Science Journal News: Meet The Bonnethead Shark, The First Omnivore Shark.

areflect Bonnethead Shark
Source: YouTube

After watching the movies like the Meg and Jaws, every one of us has imagined sharks as the fiercest water killers. But strike that all, sharks are not just killers, they do eat grass and plants. YES!!! omnivore shark does exist.

After a long 4 years of study, a group of scientists at the University of California in Irvine has finally succeeded in finding an omnivore shark.

What can be termed as a shocking discovery, scientists have found the Bonnethead Shark. The specialty of bonnethead shark is that unlike all other sharks it also feeds on seagrass.

This allowed the scientists to prove that all sharks are not carnivores. Some of them survive on both grass and meat which tag them as omnivores.

If someone is new to the terms of biology, Herbivores are the animals which intake grass and other plants for survival. Carnivores are those animals which just eat meat to survive. Omnivores are those animals which eat both grass and animals. That means bonnethead shark is an omnivore shark.

How scientist came to the conclusion that Bonnethead shark is Omnivore shark?

Everyone thought that the Bonnethead shark is carnivorous and sometimes incidentally eats seagrass. But Samantha Leigh proved all of them wrong by conducting a diet on 5 bonnethead sharks.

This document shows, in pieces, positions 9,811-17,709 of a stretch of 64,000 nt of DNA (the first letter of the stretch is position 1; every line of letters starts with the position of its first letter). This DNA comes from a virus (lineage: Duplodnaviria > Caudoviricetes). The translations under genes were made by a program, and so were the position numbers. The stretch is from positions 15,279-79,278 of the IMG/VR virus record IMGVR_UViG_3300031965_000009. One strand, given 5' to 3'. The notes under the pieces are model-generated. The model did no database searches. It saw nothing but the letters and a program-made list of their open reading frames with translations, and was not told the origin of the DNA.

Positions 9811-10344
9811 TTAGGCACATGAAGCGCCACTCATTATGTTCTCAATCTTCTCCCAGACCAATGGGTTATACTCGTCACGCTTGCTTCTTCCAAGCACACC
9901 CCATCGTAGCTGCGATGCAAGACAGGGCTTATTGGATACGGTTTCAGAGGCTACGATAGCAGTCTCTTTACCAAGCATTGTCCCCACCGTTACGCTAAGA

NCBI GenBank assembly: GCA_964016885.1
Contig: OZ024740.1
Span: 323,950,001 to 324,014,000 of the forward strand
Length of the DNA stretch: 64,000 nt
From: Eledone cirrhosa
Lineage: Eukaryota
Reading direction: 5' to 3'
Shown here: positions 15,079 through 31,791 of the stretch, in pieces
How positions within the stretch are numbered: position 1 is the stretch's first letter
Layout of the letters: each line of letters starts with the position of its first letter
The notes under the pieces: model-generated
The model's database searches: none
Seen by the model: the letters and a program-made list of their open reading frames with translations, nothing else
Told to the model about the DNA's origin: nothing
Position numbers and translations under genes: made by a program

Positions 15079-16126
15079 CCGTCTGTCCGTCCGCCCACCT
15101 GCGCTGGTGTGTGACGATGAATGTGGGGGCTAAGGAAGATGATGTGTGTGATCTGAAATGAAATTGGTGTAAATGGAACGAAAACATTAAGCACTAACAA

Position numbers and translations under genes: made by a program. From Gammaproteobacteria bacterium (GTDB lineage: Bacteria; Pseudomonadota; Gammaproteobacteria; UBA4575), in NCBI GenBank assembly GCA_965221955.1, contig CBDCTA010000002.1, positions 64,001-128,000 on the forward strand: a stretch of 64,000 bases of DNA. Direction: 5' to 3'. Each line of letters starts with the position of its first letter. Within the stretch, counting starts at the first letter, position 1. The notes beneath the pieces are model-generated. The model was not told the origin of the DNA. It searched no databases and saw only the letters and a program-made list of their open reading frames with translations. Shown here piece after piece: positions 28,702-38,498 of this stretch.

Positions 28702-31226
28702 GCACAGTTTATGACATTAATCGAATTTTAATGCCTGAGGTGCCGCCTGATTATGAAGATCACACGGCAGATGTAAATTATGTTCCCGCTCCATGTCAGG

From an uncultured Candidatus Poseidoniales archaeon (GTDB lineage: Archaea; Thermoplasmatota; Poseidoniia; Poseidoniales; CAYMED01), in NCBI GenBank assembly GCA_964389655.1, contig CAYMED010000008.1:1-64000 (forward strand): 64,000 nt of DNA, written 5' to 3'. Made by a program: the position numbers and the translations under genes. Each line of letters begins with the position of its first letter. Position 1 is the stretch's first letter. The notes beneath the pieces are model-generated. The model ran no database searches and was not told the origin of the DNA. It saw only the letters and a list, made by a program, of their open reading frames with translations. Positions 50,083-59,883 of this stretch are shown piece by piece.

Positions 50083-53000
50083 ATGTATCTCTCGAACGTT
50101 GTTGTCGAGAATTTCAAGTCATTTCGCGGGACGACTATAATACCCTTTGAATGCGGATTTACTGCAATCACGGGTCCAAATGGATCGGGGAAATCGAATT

Bonnethead shark comes from the family of Hammerhead sharks and is the smallest among the 10 types of Hammerhead sharks. Indeed it is very hard to distinguish between the bonnethead shark and the hammerhead shark.
Source: national aquarium

The team has captured 5 feet bonnethead sharks and gave them a 3-week diet consisting of seagrass and a small piece of squid.  The diet was in such a way that it consists of 90% seagrass and 10% squid.

The researcher’s team including Samantha Leigh has found that bonnethead sharks have heavily taken seagrass obtained from Florida Bay.

The team also disclosed that high levels of enzymes are present in bonnethead shark which breaks down fibers and carbohydrates. These enzymes are not found in the carnivore sharks.

As we say one leads to other. The discovery of omnivore shark has led to the discovery of one more major issue regarding the conservation of sea grass.

Samantha Leigh has described seagrass as the most important for nature and it is the high time we need to preserve this vegetation. As all the 4.9 million bonnethead sharks depends on this seagrass for food and it also releases oxygen.

Conclusion about Omnivore shark:

Samantha Leigh who is a co-author and an expert in ecology and evolutionary biology at the University of California, Irvine has insisted to change the negative feeling on sharks.
Source: Wikipedia

She also went on to say that there might be another species of plant-eating sharks.

In the blood and liver tissue of bonnethead shark, a carbon isotope has been found. This indicates that the seagrass is rich in nutrients. Not only that seagrass also helps to filter the water and absorb the excess of carbon dioxide from the environment.

Bonnethead sharks are generally found in the regions of western Atlantic ranging from south of Rhode Island to the Gulf of Mexico and in the entire Caribbean. In the eastern Pacific region, the bonnethead shark can be found along the waters from south of San Diego to Ecuador. You can also find the omnivore shark in the like waters where the temperature is above 70 degrees.